In statistics, dependence or association is any statistical relationship, whether causal or not, between two random variables or bivariate data. In the broadest sense correlation is any statistical association, though in common usage it most often refers to how close two variables are to having a linear relationship with each other. Familiar examples of dependent phenomena include the correlation between the physical statures of parents and their offspring, and the correlation between the demand for a limited supply product and its price. Correlations are useful because they can indicate a predictive relationship that can be exploited in practice. For example, an electrical utility may produce less power on a mild day based on the correlation between electricity demand and weather. In this example, there is a causal relationship, because extreme weather causes people to use more electricity for heating or cooling. However, in general, the presence of a correlation is not sufficient to infer the presence of a causal relationship (i.e., correlation does not imply causation). Formally, random variables are dependent if they do not satisfy a mathematical property of probabilistic independence. In informal parlance, correlation is synonymous with dependence. However, when used in a technical sense, correlation refers to any of several specific types of relationship between mean values. There are several correlation coefficients, often denoted ρ or r, measuring the degree of correlation. The most common of these is the Pearson correlation coefficient, which is sensitive only to a linear relationship between two variables (which may be present even when one variable is a nonlinear function of the other). Other correlation coefficients have been developed to be more robust than the Pearson correlation – that is, more sensitive to nonlinear relationships. Mutual information can also be applied to measure dependence between two variables.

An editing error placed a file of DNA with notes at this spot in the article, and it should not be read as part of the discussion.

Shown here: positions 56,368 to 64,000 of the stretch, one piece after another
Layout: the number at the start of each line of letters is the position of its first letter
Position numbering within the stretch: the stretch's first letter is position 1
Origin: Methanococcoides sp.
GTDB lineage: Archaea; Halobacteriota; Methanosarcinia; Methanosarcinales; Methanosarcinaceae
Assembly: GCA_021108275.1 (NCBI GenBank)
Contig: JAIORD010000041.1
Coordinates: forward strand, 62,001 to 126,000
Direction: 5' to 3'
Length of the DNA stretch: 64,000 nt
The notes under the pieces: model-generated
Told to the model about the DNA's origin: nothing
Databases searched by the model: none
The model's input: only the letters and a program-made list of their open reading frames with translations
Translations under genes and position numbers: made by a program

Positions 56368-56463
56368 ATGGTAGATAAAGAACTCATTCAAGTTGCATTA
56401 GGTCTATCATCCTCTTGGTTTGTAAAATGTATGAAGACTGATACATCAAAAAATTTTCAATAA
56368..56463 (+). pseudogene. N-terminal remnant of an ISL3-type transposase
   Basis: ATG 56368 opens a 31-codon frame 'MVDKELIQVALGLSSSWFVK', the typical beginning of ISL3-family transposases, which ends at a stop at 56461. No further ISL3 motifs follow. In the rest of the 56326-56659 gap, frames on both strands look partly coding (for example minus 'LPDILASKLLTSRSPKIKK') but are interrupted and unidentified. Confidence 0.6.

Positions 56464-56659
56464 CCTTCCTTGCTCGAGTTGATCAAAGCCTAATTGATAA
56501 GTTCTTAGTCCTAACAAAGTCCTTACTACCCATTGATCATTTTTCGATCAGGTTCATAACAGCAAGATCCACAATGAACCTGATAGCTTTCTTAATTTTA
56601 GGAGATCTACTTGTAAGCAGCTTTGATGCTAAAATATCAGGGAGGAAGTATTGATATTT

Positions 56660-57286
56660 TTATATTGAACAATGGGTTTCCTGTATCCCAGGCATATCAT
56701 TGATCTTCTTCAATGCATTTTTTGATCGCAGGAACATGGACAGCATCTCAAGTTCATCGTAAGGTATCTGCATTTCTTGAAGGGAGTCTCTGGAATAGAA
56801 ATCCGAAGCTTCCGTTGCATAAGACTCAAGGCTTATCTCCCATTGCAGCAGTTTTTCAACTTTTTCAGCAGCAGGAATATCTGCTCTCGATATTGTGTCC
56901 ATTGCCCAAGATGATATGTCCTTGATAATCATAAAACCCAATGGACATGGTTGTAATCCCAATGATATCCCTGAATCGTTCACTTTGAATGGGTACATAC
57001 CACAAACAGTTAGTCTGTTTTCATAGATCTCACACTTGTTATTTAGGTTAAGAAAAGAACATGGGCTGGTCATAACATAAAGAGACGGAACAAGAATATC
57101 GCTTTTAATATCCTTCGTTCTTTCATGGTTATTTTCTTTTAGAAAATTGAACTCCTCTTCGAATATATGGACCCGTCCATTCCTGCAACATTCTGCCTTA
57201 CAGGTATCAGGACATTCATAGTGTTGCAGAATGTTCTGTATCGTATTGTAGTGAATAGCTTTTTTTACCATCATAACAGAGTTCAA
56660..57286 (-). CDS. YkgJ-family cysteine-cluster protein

From Middle French *correspondre*, from Latin *com-* (“with”) + *respondeo* (“to match, to answer to”)

- (General American) IPA
^{(key)}: /ˌkɔɹəˈspɑnd/ - (Received Pronunciation) IPA
^{(key)}: /ˌkɒɹəˈspɒnd/ - (NYC) IPA
^{(key)}: /ˌkɑɹəˈspɑnd/ - Hyphenation: cor‧res‧pond
- Rhymes: -ɒnd

**correspond** (*third-person singular simple present* **corresponds**, *present participle* **corresponding**, *simple past and past participle* **corresponded**)

- (intransitive, constructed with
**to**) to be equivalent or similar in character, quantity, quality, origin, structure, function etc. - (intransitive, constructed with
**with**) to exchange messages, especially by postal letter, over a period of time.*I've been***corresponding**with my German pen pal for three years.

- (verb)
- (UK) IPA
^{(key)}: /ˈkɒɹəleɪt/ - (US) IPA
^{(key)}: /ˈkɔɹəleɪt/, /ˈkɑɹəleɪt/

- (UK) IPA
- (noun)
- (UK) IPA
^{(key)}: /ˈkɒɹələt/ - (US) IPA
^{(key)}: /ˈkɔɹələt/, /ˈkɑɹələt/

- (UK) IPA

**correlate** (*third-person singular simple present* **correlates**, *present participle* **correlating**, *simple past and past participle* **correlated**)

- (transitive) To compare things and bring them into a relation having corresponding characteristics
- (intransitive) To be related by a correlation
- Tylor
- Doctrine and worship
**correlate**as theory and practice.

- Doctrine and worship
**1992**, Rudolf M. Schuster,*The Hepaticae and Anthocerotae of North America: East of the Hundredth Meridian*, volume V, page 3-4- As with the Lejeuneaceae, this pattern of massive speciation appears to be
**correlated**with the Cretaceous explosion of the angiosperms and the simultaneous creation of a host of new microenvironments, differing in humidity, light intensity, texture, etc.

- As with the Lejeuneaceae, this pattern of massive speciation appears to be

- Tylor

**correlate** (*plural* **correlates**)

- Either of a pair of things related by a correlation; a correlative.

- coral tree